With the State government amending the Right of Children to Free and Compulsory Education (RTE) rules, which prioritises government over private schools from the coming academic year, the Department of Public Instruction has received only 17,310 applications so far. This is a 92.7% drop from the 2018-19 academic year, which saw 2.38 lakh applications for seats under the RTE reservation quota.
At the same time, the number of seats under RTE quota has also reduced drastically.
Parents say they have not applied this year as private schools have been kept out of the ambit of the quota. Most neighbourhoods have government or aided schools in their vicinity. According to the recent amendment, a child can be admitted to a private school under the quota only if there are no government or aided schools in the locality.
This year, there are 17,784 RTE quota seats in aided and unaided schools, which is a reduction of 88% from last year’s 1.52 lakh seats, of which 68,202 were for LKG alone.
“What is the use of filing applications under the RTE quota for government schools? We can just walk into government schools and get our child admitted. But we want private schools as the medium of instruction is English,” said Satish A, an auto driver whose daughter is studying in class 1.
Another disadvantage, according to parents — many from lower-socio economic backgrounds — is the lack of access to pre-primary education should they enrol their children in government schools, which do not offer this facility unlike their private counterparts.
“In our locality, there is a government school and it offers education from class 1. The anganwadis do not have a proper curriculum. So if I want my child to have access to pre-primary education, I have to admit him to a private school,” said Surekha S, a home-maker, whose son is four-and-a-half years old.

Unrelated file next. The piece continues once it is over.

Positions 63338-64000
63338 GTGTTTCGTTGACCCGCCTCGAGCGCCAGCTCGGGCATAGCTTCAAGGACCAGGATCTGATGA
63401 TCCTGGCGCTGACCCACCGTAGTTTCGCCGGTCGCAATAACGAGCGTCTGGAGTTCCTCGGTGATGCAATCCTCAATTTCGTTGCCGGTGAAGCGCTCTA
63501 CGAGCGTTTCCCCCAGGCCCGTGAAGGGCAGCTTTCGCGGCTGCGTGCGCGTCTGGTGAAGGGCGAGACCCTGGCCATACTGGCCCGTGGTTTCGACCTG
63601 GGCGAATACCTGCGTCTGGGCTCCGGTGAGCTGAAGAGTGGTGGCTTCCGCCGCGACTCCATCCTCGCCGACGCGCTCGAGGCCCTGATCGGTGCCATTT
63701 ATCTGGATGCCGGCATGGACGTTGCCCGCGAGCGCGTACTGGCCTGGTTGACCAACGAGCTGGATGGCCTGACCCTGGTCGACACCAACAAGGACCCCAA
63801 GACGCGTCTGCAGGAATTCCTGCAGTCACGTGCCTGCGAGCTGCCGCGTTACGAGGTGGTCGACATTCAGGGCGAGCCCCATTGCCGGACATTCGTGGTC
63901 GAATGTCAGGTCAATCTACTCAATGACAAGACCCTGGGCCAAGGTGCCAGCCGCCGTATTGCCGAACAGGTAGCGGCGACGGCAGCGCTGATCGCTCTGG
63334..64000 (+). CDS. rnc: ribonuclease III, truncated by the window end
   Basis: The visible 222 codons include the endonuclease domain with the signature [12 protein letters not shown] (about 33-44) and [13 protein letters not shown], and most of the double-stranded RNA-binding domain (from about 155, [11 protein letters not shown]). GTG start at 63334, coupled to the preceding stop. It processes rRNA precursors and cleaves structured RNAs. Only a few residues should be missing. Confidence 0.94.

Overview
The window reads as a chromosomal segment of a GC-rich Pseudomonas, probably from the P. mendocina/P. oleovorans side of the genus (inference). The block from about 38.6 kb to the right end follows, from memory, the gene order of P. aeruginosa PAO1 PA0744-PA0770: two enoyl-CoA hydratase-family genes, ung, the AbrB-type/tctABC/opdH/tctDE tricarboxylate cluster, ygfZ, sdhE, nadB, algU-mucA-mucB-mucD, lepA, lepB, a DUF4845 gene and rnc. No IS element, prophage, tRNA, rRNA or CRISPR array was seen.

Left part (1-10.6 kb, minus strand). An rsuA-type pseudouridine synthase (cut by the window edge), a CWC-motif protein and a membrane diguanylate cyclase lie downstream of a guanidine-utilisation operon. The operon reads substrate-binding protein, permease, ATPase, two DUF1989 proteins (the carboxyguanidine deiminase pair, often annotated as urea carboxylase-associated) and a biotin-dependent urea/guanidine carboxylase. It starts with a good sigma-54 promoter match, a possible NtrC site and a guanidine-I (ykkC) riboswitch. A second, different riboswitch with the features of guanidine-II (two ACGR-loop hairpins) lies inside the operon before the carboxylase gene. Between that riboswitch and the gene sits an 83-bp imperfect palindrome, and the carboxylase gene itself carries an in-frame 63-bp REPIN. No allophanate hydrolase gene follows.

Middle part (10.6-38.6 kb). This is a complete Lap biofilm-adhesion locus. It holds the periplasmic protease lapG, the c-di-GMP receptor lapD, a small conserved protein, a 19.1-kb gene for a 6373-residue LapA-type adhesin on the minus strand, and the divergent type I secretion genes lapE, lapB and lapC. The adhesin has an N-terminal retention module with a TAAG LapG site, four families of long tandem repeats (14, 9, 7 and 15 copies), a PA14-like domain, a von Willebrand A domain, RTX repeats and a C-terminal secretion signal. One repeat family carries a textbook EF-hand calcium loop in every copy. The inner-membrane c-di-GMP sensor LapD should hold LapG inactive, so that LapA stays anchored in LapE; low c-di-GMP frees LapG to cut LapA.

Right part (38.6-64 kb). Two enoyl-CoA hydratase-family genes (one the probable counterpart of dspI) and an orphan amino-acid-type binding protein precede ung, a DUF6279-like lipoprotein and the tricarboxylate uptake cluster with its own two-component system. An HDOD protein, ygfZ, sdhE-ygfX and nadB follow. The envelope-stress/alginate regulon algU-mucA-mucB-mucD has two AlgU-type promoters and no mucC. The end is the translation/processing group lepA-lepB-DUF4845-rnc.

Department officials said admissions were being done in accordance with the latest amendment. After seeing the poor response, it has extended the last date of filing applications to April 25. The amendment was also challenged in the High Court and the adjudication is pending.
Schools can’t tell RTE quota students to discontinue
The Department of Public Instruction (DPI) has issued a circular stating that no school can ask a child studying under the RTE quota to discontinue classes until he or she completes elementary education. This comes in the wake of complaints from parents that private schools are asking their children to take a transfer certificate to another school.
Though the Right of Children to Free and Compulsory Education Act 2009 clearly mandates that students under the RTE quota can complete class VIII, many parents had complained that managements were removing children from the rolls as they had not scored well in tests conducted by the school.
The RTE task force, a non-governmental organisation, too had received several complaints from parents stating that they were left in the lurch as some schools had asked them to take a transfer certificate.
Nagasimha G Rao, convener of the RTE task force, pointed out that Section 16 of the Act states that no child admitted in a school shall be held back in any class or expelled till completion of elementary education. “Despite rules being very clear, schools are trying to manipulate the system and escape from providing 25% reservation,” he said.
Rao added that several groups of parents were being mobilised to ensure that students admitted under the quota have access to education till class ten.
“The Act stipulates education till class eight. This has raised anxiety among many parents as they are unsure of where their children who complete class eight under the quota this year will go for the 2020-2021 academic year,” he said.